What is AIS
Automatic Identification System (or AIS) is an automatic maritime tracking system used by vessels to broadcast their position, identification, and other information to other vessels in their vicinity, ports, and coastal ground stations. AIS had been a mandatory requirement in commercial shipping since 2004 for all vessels that weigh over 299 gross tons (GT) and operate internationally.
The primary objectives of AIS are:
- Collision Avoidance & Maritime Situational Awareness
- Vessel Identification & Port Traffic Management
AIS uses the VHF band for transmission operates principally on two dedicated frequencies or Very High Frequency channels (VHF channels):
- AIS 1: Operates on the 161.975 MHz- Channel 87B (Simplex – Ship to Ship).
- AIS 2: Operates on the 162.025 MHz- Channel 88B (Duplex – Ship to Ground Stations).
To meet the high broadcast rate AIS uses Self Organizing Time Division Multiple Access (STDMA) technology.
AIS Data & Reports
AIS reports include the vessel’s name, MMSI number, IMO number type, size, navigational data, destination port, speed over ground, and other voyage information. Presently, satellites are employed to receive and broadcast AIS data, this makes tracking vessels highly reliable and accurate.
Vessels fitted with AIS transceivers can be tracked by other vessels with an AIS transceiver or nearby ground stations. By transmitting AIS vessel positions to coastal stations and maritime traffic surveillance centers on the coast, monitoring and guidance of ship traffic can be performed. AIS also enables coast guards and government agencies to monitor illegal fishing, and potential incursions.
- Collision avoidance
- Search and rescue
- Fleet and cargo tracking
- Maritime security
- Fishing fleet monitoring and control
- Accident investigations
How does it work?
AIS transponders on board the vessel continuously and automatically transmit AIS data (position, navigation & identification data) at periodic intervals via VHF. The VHF signals, containing the respective vessels AIS data is received by AIS transponders fitted on other ships or on land-based systems, such as VTS systems. This data is then displayed either on a chart plotter showing the positions of the other vessels or on a radar display.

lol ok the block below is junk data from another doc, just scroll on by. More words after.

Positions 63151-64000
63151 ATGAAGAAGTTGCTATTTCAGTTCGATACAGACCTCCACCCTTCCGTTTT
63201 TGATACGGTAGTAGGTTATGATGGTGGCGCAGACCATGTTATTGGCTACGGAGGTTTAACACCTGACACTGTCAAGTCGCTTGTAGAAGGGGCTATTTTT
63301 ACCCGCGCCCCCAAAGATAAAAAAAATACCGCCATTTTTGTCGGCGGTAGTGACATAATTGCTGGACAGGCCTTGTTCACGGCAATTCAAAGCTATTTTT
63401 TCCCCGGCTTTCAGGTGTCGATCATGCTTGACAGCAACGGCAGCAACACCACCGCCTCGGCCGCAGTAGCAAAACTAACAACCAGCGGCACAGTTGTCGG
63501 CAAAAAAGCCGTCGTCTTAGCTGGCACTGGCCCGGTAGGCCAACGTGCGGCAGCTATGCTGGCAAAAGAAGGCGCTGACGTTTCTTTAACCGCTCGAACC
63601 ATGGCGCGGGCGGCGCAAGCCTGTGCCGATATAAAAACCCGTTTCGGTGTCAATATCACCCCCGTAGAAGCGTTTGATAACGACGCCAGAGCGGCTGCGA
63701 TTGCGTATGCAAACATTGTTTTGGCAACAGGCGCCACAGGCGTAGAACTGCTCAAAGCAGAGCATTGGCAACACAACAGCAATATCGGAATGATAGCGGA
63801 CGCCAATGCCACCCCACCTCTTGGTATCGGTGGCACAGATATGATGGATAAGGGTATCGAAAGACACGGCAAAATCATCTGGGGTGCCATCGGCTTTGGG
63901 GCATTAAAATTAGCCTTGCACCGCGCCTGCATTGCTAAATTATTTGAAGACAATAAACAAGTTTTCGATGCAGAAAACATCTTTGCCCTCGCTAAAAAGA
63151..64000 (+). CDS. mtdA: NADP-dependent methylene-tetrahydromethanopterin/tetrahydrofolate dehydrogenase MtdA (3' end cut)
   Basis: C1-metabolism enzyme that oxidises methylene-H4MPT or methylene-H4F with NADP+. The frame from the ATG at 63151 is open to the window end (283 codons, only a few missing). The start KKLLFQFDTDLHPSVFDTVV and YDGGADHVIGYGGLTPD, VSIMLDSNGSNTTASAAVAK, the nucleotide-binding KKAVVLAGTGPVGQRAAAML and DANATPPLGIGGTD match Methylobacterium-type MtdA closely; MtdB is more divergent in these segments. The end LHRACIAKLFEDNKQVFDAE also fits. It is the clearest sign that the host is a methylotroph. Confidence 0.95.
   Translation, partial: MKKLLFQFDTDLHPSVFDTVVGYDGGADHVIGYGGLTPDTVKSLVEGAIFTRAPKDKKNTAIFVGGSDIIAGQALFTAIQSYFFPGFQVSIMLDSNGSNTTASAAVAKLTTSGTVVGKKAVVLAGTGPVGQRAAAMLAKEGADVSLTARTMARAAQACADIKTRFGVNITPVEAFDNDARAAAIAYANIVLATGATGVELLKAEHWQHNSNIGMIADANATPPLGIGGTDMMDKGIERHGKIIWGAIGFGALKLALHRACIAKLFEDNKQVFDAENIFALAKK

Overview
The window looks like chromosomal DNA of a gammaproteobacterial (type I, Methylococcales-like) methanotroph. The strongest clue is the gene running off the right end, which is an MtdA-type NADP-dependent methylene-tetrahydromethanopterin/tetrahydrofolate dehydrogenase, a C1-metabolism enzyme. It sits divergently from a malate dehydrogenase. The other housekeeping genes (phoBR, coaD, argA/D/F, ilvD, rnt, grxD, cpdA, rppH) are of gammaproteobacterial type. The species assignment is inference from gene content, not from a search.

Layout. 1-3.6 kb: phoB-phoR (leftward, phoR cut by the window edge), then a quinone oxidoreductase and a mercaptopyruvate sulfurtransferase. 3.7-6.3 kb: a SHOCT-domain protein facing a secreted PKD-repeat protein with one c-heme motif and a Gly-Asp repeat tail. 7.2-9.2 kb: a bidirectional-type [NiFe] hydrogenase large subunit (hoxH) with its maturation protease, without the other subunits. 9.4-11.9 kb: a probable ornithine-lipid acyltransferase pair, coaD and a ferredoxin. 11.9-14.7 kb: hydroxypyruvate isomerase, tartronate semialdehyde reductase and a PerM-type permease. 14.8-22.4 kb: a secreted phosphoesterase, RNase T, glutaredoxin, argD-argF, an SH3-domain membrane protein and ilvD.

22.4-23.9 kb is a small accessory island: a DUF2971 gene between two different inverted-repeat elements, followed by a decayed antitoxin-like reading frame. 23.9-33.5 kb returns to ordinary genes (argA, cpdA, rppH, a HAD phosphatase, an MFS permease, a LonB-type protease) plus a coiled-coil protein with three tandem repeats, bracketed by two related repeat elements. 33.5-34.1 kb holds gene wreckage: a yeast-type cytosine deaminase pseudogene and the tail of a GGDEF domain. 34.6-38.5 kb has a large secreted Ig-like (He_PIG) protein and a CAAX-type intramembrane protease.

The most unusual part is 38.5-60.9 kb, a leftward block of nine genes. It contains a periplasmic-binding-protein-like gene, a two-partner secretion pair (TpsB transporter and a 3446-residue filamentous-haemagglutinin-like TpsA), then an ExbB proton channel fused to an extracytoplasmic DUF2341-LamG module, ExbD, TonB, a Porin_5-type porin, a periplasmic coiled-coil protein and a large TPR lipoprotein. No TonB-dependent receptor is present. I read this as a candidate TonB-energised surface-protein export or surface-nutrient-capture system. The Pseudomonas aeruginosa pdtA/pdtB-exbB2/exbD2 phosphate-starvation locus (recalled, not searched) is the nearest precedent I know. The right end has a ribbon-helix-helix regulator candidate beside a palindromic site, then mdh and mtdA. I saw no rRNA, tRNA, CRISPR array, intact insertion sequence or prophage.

A vessel’s positional and velocity data are obtained from the from the vessel’s GPS system while the navigational data such as heading, and course are received from the vessel’s compass. Identification data, such as the vessel’s call sign, IMO number, size, type and name, is preset and is less frequently transmitted.
AIS Transceivers Classes
AIS transceivers are classified into 2 types - Class-A and Class-B.
Class A Transceivers
Class A AIS transceivers are mandated on commercial vessels >= 300 gross tons and operating internationally. The transponder, which operates on 12 watts, transmits information every 2 to 12 seconds within a range of 20 miles. Class A transponders transmit more vessel data in comparison to Class B transponders.
Class B Transceivers
Class B AIS transceivers are generally used by smaller vessels such as yachts and speed boats. These transponders, broadcast AIS data less frequently (30 second intervals) and have a transmit range of 4-6 miles. Class B transceivers only transmit the vessel's MMSI number, current position, course, and size. The primary function of Class B transceivers is to provide the safety and navigation benefits of AIS to smaller vessels at lower cost.
AIS Data Transmitted
- Vessel name
- Ship size
- International Maritime Organization Number (IMO)
- Maritime Mobile Service Identity Number (MMSI)
- International Call Sign
- Type of vessel (e.g., tanker, tug)
- Vessel Position
- Speed Over Ground (SOG)
- Rate of Turn (ROT)
- AIS Navigation status
- Course Over Ground (COG)
- Coordinated Universal Time (UTC)
- Planned arrival time (ETA)
- Maximum Draught
- Destination Port
- Cargo Category